Christian Village hosts “Christmas around the world” open house

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[December 05, 2016]  LINCOLN - On Friday evening, the Christian Village hosted a special open house featuring different displays of how Christmas is celebrated in various countries around the world. Displays were set up in the Congregate Living Building, the Grace Point Rehab-to-Home Center, and the Woods Foundation Garden Villa assisted living center.

The tour began in the Congregate Building with a trip to France. Inside the front door, tourists were greeted with an opportunity to enjoy some French sweets. A variety of chocolate crepe cookies were served with non-alcoholic sparkling drinks representing the rich heritage of the French winemakers.

The highlight of the tour included more than 60 Nativity scenes in different varieties and some from other countries or regions of the United States. It was explained that in France, there are no Christmas trees decorated for the holiday season. Instead, the French honor Christ and Christmas through the Nativity.

Moving on, multiple countries were represented in the Grace Point Building. The first stop there was Australia. It is summer in December in the bottom portion of our world, so Christmas is celebrated in very warm weather. Instead of snow and skies, the fun activity in that country includes water and surfboards. The hostess for the country was inviting everyone to try a piece or two of “Aussie Gum.” The Australian chewing gum, she said has a taste of sweet bubble gum, and is really quite good.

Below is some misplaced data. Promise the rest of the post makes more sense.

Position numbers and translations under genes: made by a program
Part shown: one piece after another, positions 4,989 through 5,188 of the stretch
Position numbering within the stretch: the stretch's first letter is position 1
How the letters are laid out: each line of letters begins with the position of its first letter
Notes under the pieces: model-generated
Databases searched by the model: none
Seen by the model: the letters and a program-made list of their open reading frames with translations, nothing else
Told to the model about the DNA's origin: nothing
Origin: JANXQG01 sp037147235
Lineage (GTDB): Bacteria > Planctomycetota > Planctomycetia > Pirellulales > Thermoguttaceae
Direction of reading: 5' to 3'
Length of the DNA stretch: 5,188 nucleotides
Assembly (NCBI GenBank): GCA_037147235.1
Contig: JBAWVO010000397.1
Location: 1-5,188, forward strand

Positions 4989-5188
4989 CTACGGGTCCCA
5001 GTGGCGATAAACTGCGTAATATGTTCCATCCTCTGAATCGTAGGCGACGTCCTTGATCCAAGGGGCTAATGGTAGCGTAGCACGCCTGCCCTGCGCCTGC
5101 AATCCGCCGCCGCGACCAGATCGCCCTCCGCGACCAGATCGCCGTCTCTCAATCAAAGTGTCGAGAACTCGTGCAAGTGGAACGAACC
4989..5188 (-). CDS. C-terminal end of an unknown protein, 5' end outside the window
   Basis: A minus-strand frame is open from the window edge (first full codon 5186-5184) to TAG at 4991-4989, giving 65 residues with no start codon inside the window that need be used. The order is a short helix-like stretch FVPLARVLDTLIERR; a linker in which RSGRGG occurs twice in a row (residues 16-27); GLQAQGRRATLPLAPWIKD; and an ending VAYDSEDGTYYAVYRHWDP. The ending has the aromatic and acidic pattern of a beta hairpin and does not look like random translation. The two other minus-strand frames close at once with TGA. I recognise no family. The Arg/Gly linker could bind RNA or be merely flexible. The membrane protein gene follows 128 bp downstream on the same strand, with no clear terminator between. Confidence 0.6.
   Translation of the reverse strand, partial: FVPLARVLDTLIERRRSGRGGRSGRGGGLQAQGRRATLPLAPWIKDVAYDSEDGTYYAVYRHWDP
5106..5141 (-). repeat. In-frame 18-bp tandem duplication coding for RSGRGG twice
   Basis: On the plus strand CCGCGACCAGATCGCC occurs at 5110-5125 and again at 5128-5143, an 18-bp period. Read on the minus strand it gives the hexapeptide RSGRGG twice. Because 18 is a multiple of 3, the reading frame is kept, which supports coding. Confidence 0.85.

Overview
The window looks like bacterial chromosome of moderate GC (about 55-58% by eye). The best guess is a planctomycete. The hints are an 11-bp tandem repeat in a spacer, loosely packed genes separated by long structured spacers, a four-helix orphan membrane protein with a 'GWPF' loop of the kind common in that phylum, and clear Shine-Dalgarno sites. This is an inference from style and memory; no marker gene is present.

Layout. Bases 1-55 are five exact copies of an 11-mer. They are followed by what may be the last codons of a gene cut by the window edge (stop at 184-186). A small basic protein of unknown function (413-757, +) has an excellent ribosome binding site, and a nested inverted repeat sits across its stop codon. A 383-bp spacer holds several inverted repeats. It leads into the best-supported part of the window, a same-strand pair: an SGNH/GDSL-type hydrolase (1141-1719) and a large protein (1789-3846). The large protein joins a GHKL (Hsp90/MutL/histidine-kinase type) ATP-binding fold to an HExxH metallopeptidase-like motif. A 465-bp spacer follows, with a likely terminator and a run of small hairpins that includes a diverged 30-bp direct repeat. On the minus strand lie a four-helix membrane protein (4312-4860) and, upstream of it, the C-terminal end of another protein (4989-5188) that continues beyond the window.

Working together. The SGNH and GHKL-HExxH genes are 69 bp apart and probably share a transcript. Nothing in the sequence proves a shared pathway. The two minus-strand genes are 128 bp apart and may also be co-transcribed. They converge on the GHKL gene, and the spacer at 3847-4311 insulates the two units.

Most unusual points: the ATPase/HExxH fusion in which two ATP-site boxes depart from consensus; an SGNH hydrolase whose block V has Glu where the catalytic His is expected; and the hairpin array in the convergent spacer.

The next country tourists could visit was Germany. In Germany, the hostess explained, there is an age-old tradition of finding the pickle in the tree. On Christmas morning a pickle is hidden in the Christmas tree. When children rise, they are tasked with finding the green pickle in the green tree. The child who finds the pickle gets to be the first one to open a gift.

Another Christmas day tradition is Stollen, a Christmas fruit bread. That delicious bread was being served to tourists on Friday evening at the German stop.

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In Mexico, Christmas is bright and beautiful with lots of color and plenty of sweets. At the Mexico station, the hostess explained that Christmas trees are often decorated with the red leafed poinsettia. She said the traditional story goes that when Christ was born, and child wanted to bring a gift to the baby Jesus, but had nothing to give. Digging about among some weeds, the child found the brightly colored red poinsettias, and chose to pluck it up and take it to the Christ Child.

The last stop would be at the Garden Villa, for a traditional Christmas in America. There the highlight of the evening was a chance to visit Santa. Santa sat in a large chair next to a special Christmas tree. He explained that the tree was decorated completely in snowmen, and was extra special because every ornament on the tree had been given to the Christian Village as a keepsake.

There was also a large variety of cookies for tourists to enjoy along with hot chocolate.

Along their way, tourists were given passports to have stamped in each country. At the end of the tour, the passports were to be returned and exchanged for a special Christmas gift; all making for a special memorable experience of Christmas around the world.

[Nila Smith]

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